Let us ask ourselves what he would wish for most … and then let each put in his share. Loving kindness, warm hearts and the stretched out hand of tolerance. All the shining gifts that make peace on earth.

The Bishop’s Wife (1947)

I need to see this movie.


Happy Birthday, Dorothy!

Dorothy Day half-length portrait, seated at de...

Dorothy Day half-length portrait, seated at desk, facing right (Photo credit: Wikipedia)

Today is the birthday of the journalist, social activist, and co-founder of The Catholic Worker movement Dorothy Day (books by this author), born in Brooklyn, New York (1897). Catholic Workers lived in voluntary poverty and immersed themselves in service to others. The movement quickly spread, and by 1941, there were more than 30 such communities throughout the country. Today there are more than 100.

Her autobiography, The Long Loneliness, was published in 1952 — she authored eight books and more than 350 articles in her lifetime.

Dorothy Day, who said: “The greatest challenge of the day is how to bring about a revolution of the heart, a revolution that has to start with each one of us.”


Hands of Peace

Hands of Peace

The Lord bless you
and keep you;
the Lord make his face shine on you
and be gracious to you;
the Lord turn his face toward you
and give you peace.

Numbers 6:24-26

I saw this sculpture by Henri Azaz in downtown Chicago on Clark Street at a synagogue and thought it was quite cool. The sculpture consists of English and Hebrew writing.


No Worries Mate

I enjoyed this sermon that I found on line, No Worries, Mate. It’s by a minister in New Zealand and is meaningful and humorous.


What the . . . ?

Commonweal‘s weekly email led me to an essay responding to a preposterous ad that aims to persuade liberal and nominal Catholics to quit the church because its teachings are “out of step with the times”. Is this for real?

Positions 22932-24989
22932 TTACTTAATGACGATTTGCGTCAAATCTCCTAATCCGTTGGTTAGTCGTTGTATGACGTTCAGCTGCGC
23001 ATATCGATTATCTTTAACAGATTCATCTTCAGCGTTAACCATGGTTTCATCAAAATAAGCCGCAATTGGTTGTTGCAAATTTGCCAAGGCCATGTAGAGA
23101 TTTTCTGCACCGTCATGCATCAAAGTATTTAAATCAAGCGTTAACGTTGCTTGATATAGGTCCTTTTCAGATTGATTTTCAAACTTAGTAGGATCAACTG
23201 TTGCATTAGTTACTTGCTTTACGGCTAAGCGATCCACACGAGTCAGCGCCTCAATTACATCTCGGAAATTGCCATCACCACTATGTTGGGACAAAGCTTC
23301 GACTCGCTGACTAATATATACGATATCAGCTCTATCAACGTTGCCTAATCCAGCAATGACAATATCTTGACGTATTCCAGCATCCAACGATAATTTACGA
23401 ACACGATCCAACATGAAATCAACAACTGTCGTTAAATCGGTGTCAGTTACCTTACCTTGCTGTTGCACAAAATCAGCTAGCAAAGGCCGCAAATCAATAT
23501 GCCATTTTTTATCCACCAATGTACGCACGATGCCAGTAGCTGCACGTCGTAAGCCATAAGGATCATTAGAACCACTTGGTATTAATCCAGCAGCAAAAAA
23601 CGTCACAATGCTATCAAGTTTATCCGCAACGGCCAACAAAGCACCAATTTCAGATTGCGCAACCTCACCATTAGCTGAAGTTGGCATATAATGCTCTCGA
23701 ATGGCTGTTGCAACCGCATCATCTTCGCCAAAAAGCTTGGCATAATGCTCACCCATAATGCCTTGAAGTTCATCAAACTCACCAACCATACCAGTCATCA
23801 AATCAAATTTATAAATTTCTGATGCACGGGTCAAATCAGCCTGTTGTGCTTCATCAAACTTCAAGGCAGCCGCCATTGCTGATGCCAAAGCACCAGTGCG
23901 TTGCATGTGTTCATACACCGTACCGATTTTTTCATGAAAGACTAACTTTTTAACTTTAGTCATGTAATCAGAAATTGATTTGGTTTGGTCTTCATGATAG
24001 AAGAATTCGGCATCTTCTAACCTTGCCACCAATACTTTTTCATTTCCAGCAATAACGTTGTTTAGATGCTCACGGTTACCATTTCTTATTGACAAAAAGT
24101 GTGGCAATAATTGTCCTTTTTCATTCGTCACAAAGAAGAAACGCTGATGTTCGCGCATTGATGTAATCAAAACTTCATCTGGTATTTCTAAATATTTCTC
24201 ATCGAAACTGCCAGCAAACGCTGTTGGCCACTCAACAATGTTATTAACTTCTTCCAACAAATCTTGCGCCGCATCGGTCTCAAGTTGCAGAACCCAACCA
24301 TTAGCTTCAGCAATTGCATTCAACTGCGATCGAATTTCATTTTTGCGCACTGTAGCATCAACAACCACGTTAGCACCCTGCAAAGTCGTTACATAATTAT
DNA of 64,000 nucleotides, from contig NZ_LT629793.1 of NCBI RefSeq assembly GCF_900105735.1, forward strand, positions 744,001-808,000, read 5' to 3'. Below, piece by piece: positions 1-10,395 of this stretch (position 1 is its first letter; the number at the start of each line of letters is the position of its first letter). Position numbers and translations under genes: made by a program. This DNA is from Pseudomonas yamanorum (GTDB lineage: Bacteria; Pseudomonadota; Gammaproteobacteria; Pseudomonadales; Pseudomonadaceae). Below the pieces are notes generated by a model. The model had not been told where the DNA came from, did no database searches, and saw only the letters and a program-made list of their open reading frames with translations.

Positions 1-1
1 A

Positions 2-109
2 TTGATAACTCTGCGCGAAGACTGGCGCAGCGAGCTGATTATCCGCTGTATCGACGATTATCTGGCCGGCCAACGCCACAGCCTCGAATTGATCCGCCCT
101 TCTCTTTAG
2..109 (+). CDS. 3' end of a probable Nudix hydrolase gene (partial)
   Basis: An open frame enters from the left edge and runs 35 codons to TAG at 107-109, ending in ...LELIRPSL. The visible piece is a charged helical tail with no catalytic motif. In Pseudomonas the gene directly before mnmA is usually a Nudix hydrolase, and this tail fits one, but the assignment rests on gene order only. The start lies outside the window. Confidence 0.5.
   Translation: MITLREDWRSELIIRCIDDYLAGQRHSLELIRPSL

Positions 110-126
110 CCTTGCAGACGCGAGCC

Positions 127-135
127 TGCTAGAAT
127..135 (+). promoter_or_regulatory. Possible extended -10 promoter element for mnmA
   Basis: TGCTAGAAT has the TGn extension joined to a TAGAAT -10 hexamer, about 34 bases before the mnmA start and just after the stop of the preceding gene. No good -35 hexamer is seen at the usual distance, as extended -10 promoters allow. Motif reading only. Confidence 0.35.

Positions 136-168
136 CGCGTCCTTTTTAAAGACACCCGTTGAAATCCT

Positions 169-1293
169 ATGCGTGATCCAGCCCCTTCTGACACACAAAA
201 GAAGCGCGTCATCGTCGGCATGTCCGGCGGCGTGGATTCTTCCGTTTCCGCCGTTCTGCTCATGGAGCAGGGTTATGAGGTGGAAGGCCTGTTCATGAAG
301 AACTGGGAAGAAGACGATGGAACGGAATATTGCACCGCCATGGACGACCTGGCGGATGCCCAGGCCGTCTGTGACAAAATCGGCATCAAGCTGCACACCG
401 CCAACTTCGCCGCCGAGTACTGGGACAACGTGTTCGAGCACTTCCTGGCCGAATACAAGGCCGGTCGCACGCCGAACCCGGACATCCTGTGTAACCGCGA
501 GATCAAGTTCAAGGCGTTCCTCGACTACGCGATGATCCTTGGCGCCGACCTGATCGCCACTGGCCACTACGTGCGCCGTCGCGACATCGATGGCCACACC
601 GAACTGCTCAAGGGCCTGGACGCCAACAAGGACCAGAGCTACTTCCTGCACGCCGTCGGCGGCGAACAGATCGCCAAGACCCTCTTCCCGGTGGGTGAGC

Yep. As bizarre and poorly thought out as it sounds, these folks are for real.

I have to pity the people who put the ad out there to begin with.  They just don’t get that being Catholic or Christian or a believer of any faith is not the same as say belonging to a club like the Boy Scouts or Lions. Certainly, there are many with superficial faith, who did get a weak education or catechism, and they’ve got a slew of wrong ideas about God, Jesus, the Holy Spirit, and the church. That’s an issue the church needs to address, but I am glad that the church doesn’t just follow what’s popular and takes a long view.

I do agree that some changes need to be made in the church, but not based on this ad or the ideology of those who paid for it. The church constantly needs to strive for correct teaching. It’s not a job that’s ever done, but that doesn’t mean we need to fit in with the outside culture as it shifts and stumbles along.

Catholicism  goes deeper and it ought to. Yes, those who’s faith is like seed on rock may leave, but most of them left already, sadly. The church is not all about how many members there are. It shouldn’t be at least. Even if half the Catholics left, which I doubt would happen, this religion is here to stay. Every 500 years or so the church faces a major crisis and it looks like it’s in jeopardy, but it has always bounced back and grown.

Ironically, this little ad may wind up bringing people to Catholicism.